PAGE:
The plot of escalating revenges - an X-rated embodiment of Gandhi's axiom "an eye for an eye makes the whole world blind" - held a horrid fascination. It offered not merely demented acts of butchery as the grizzled Roman general Titus and Tamora, Queen of the Goths, trade tit-for-tat atrocities. Even more outrageous, the close proximity of horror and laughter broke every rule in the aesthetic book. Titus boldly takes extreme feelings and replants them in all the wrong places. To anyone raised on the laws of theatrical decorum, there could scarcely be a more shocking line than the hero's response when his two sons, sent to Tamara as hostages, come back as severed heads: "Ha, ha, ha!"

Hence the centuries of appalled re-edits and critical opprobrium. Then, in a post-war Europe where where history had rendered no sort of carnage unthinkable, the play slowly crept back into the repertoire. Peter Brook's stylised production at Stratford in 1955 starred Laurence Olivier as the grief-maddened soldier and Vivien Leigh as his raped and mutilated daughter Lavinia. It helped enlist Titus as an honoured precursor of the Theatre of Cruelty. With a prominent role in Jan Kott's absurdist manifesto Shakespeare our Contemporary, and a regular place on the avant-garde European stage, Titus edged back from the fringes of the canon.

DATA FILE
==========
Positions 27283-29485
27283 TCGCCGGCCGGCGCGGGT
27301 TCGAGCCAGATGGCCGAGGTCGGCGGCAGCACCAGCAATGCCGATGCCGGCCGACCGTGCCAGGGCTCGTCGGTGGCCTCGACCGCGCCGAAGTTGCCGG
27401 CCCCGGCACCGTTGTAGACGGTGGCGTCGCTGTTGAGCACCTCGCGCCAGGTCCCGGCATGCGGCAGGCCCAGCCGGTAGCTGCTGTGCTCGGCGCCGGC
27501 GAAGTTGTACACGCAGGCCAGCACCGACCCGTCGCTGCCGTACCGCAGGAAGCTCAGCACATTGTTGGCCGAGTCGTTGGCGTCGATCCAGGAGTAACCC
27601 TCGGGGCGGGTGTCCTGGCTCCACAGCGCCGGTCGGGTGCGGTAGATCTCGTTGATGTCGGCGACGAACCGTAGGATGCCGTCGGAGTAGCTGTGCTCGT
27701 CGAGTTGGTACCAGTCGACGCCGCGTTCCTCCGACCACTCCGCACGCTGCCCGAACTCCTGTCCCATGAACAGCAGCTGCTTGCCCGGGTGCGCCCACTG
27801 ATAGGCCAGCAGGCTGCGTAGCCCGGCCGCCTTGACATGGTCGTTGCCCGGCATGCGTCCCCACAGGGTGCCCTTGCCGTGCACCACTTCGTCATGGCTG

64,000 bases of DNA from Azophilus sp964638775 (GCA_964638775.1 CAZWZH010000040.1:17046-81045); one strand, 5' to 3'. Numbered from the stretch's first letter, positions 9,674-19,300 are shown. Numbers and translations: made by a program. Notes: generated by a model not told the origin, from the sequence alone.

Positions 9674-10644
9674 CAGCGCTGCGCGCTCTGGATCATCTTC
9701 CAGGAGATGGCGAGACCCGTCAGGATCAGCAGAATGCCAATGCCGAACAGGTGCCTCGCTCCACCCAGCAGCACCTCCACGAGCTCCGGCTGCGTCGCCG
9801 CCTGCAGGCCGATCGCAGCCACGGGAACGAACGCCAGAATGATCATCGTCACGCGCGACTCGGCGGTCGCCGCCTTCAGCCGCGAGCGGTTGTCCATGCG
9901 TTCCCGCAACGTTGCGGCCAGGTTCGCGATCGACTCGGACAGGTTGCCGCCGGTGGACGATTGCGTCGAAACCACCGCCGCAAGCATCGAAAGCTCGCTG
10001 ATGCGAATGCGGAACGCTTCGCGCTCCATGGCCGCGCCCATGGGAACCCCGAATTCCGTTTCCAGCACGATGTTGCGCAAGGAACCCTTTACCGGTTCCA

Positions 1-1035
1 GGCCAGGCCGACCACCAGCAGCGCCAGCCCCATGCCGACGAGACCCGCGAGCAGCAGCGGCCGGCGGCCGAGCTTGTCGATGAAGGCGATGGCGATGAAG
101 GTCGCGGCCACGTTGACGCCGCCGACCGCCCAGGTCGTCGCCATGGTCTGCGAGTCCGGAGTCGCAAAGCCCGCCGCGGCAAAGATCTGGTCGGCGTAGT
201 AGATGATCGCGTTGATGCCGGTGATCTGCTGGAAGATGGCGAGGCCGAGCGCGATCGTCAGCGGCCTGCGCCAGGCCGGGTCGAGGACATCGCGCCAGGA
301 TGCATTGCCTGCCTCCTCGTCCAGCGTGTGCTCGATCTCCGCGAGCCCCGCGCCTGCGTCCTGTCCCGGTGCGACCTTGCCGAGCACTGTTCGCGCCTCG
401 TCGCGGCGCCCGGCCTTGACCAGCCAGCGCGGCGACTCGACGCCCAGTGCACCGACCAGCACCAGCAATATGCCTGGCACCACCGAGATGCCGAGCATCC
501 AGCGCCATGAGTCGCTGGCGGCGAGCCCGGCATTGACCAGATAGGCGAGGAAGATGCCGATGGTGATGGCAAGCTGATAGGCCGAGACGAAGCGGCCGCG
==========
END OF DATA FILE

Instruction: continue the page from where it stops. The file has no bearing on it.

In 1987, Deborah Warner (with Brian Cox as Titus) turned a searchlight of feminist analysis on to a text that places a rape at its heart. And this week, as Julie Taymor's film opens in Britain, Titus will touch the commercial heart of our culture as never before. A star-encrusted movie from a Disney company, directed by the prize-festooned creator of The Lion King, it gives a gory showcase to those Hollywood guarantors of quality cinema: Anthony Hopkins and Jessica Lange.

Taylor's period-hopping decor, and mélange of naturalistic passion with fantasy violence, stands firmly in a post-Peter Brook line of modern productions. It even harks back to a much older source in the sympathetic depiction of Aaron the Moor: the scheming black outsider who fathers a child with Tamora, and supplies what you might call the technical know-how for her most sadistic stratagems.

Taymor's production notes suggest that Aaron should be played as an embittered "victim of racism". That conclusion overrides the melodramatic practice of the 1590s in favour of the Method, but still has a respectable lineage. In Ravenscroft's Restoration version, Aaron became the play's persecuted hero, far more sinned against than sinning. In the 19th century, the celebrated black actor Ira Aldridge managed the same shift, performing Aaron as a magnanimous proto-Othello rather than a stock demon. True, Shakespeare's Aaron does show some heart-tugging flashes of humanity once his son is born. All the same, he dies declaiming "If one good deed in all my life I did/ I do repent it from my very soul." That Taymor should revert to the Ravenscoft-Aldridge stance shows that Shakespeare in the raw can still shock us as quite much as it did those ancestors whose squeamishness we now deride.